Federal Circuit Rules that a Statutory Patent Disclaimer is Sufficient to Trigger Hatch-Waxman DJ Jurisdiction; Will It Be Enough to Trigger a Forfeiture of 180-Day Exclusivity?April 5, 2015
By Kurt R. Karst –
Last week, the U.S. Court of Appeals for the Federal Circuit ruled in Apotex Inc. v. Daiichi Sankyo, Inc., saying that there is subject matter jurisdiction to hear a declaratory judgment action of non-infringement for a disclaimed Orange Book-listed patent. The decision reverses a January 2014 decision from the U.S. District Court for the Northern District of Illinois.
As we previously reported (here and here), the case stems from a November 2012 Complaint for Declaratory Judgment filed by Apotex, Inc. (“Apotex”) in an effort to obtain a court decision triggering the 75-day statutory period under the failure-to-market forfeiture provision at FDC Act § 505(j)(5)(D)(i)(I)(bb) and that could ultimately result in a forfeiture of 180-day exclusivity eligibility for purported first-filer Mylan Pharmaceuticals Inc. (“Mylan”) for its generic version of Daiichi Sankyo Inc.’s (“Daiichi”) BENICAR (olmesartan medoxomil) Tablets approved under NDA 021286. The patent at issue – U.S. Patent No. 6,878,703 (“the ‘703 patent”) – is apparently the only remaining exclusivity-bearing patent, and, as a result of the patent being disclaimed, is listed in the Orange Book with a “Patent Delist Request Flag.” For those in need of some good bedtime reading, the briefs filed in the Federal Circuit are available here (Daiichi); here and here (Apotex); and here and here (Mylan).
By way of a quick review, under the 180-day exclusivity failure-to-market forfeiture provisions added to the statute by the 2003 Medicare Modernization Act (“MMA”), there must be two events – or “bookends” – to calculate a “later of” event between items (aa) and (bb). The first bookend date under item (aa) is the earlier of the date that is:
(AA) 75 days after the date on which the approval of the application of the first applicant is made effective under subparagraph (B)(iii); or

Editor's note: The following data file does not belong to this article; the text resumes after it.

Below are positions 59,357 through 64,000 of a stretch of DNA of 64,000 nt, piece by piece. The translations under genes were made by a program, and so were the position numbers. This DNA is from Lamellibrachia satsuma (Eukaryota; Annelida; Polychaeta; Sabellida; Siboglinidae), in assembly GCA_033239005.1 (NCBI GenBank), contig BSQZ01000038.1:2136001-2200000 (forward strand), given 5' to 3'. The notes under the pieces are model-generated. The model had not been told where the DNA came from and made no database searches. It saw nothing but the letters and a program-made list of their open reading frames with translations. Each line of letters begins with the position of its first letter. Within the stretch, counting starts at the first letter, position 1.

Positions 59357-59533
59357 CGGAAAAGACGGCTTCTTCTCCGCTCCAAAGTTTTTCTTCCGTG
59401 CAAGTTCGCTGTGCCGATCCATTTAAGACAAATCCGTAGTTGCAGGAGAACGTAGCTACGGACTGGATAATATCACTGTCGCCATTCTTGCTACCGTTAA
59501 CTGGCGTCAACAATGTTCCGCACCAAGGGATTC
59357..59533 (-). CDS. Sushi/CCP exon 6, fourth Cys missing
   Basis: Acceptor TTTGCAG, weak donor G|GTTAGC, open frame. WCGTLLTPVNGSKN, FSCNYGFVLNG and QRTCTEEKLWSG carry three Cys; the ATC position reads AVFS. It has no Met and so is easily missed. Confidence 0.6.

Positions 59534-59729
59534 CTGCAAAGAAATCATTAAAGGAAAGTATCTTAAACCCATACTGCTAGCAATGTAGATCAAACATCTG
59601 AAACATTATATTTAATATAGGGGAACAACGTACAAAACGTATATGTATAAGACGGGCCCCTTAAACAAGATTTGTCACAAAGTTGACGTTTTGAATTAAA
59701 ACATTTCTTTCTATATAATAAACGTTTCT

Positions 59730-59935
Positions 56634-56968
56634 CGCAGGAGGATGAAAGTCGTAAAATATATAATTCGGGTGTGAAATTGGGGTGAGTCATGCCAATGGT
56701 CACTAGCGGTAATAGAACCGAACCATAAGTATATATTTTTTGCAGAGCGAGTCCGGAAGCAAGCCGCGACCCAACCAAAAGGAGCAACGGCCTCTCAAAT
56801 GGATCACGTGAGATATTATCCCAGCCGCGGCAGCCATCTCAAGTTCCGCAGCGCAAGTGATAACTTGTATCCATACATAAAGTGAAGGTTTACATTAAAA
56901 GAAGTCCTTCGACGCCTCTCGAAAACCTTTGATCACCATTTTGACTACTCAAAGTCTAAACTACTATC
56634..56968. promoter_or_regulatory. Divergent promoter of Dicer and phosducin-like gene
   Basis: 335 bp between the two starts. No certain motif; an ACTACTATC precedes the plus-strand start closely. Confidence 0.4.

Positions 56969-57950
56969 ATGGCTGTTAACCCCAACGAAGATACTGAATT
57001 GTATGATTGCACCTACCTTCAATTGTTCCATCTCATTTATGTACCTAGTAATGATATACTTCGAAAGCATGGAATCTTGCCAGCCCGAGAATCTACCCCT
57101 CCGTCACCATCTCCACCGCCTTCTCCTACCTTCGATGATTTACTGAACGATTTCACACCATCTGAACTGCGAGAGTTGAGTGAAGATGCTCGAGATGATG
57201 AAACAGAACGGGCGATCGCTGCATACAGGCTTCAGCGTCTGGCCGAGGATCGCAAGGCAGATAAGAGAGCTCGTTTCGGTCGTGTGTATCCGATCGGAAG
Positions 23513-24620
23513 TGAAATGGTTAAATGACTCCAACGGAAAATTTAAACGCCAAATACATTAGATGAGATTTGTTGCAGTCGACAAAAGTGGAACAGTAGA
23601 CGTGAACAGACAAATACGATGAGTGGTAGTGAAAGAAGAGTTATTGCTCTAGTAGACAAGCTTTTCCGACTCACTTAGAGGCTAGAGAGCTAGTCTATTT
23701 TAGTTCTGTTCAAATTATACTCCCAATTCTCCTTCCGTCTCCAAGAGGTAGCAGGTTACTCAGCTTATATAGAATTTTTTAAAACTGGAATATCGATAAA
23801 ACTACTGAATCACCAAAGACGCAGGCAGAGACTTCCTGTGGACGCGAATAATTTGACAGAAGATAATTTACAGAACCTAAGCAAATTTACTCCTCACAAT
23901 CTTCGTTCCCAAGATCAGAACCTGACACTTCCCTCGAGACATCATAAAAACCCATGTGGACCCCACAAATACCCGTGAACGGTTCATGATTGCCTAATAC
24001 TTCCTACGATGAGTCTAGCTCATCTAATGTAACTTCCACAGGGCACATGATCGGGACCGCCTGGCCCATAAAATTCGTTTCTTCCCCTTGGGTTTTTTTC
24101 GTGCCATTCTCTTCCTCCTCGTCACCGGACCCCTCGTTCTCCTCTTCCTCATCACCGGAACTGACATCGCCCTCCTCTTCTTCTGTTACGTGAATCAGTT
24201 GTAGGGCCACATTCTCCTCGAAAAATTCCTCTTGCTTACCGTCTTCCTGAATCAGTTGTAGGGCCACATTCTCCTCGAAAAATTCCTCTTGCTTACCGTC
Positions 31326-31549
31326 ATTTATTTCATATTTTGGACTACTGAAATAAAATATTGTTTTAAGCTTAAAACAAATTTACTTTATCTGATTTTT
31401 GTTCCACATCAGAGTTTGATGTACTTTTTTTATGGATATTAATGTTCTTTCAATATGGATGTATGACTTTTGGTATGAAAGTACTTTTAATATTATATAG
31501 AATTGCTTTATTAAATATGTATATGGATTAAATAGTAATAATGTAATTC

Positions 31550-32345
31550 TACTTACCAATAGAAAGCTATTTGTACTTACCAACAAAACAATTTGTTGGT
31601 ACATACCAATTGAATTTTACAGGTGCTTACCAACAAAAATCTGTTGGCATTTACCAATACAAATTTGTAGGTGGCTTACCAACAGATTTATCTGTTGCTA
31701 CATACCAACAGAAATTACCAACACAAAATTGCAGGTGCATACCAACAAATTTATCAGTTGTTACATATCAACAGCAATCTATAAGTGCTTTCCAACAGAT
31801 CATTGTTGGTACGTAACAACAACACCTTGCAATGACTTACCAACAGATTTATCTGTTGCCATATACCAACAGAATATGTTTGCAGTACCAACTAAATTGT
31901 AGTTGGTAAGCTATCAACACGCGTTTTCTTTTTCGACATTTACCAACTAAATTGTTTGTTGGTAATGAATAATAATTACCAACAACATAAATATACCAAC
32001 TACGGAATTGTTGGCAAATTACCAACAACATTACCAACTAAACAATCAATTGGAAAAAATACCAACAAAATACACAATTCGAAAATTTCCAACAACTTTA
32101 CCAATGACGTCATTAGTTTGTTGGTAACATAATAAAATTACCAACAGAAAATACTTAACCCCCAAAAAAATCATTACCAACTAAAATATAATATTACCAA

(BB) 30 months after the date of submission of the application of the first applicant
That event has already happened with respect to generic BENICAR given the April 25, 2006 date on FDA’s List of Paragraph IV Patent Certifications: the “earlier of” date under (aa) is October 25, 2008.
The other bookend – the (bb) part of the equation – provides that the (bb) date is “the date that is 75 days after the date as of which, as to each of the patents with respect to which the first applicant submitted and lawfully maintained a [Paragraph IV] certification qualifying the first applicant for the 180-day exclusivity period,” one of three events occurs:
(AA) In an infringement action brought against that applicant with respect to the patent or in a declaratory judgment action brought by that applicant with respect to the patent, a court enters a final decision from which no appeal (other than a petition to the Supreme Court for a writ of certiorari) has been or can be taken that the patent is invalid or not infringed.
(BB) In an infringement action or a declaratory judgment action described in [FDC Act § 505(j)(5)(D)(i)(I)(bb)(AA)], a court signs a settlement order or consent decree that enters a final judgment that includes a finding that the patent is invalid or not infringed.
(CC) The patent information submitted under [FDC Act § 505(b) or (c)] is withdrawn by the holder of the application approved under subsection (b).
The (AA) and (BB) court decision events under item (bb) can be triggered in patent infringement litigation by “the first applicant or any other applicant (which other applicant has received tentative approval).” We emphasize that last portion for a reason, which we’ll get to in due course. But for now, let’s put a pin in it.
Returning to the BENICAR case, the Federal Circuit nicely summarized the position of the parties:
Apotex asserted that it has a concrete stake in securing the requested declaratory judgment because, under the governing statutory provisions, the requested judgment would allow it to enter the market earlier than it could without the judgment. . . . According to Apotex, a court judgment of non-infringement would cause Mylan to forfeit the exclusivity period if Mylan has not marketed its drug 75 days after appeal rights are exhausted (certiorari aside) and Apotex has obtained tentative approval for its generic product from the FDA. . . .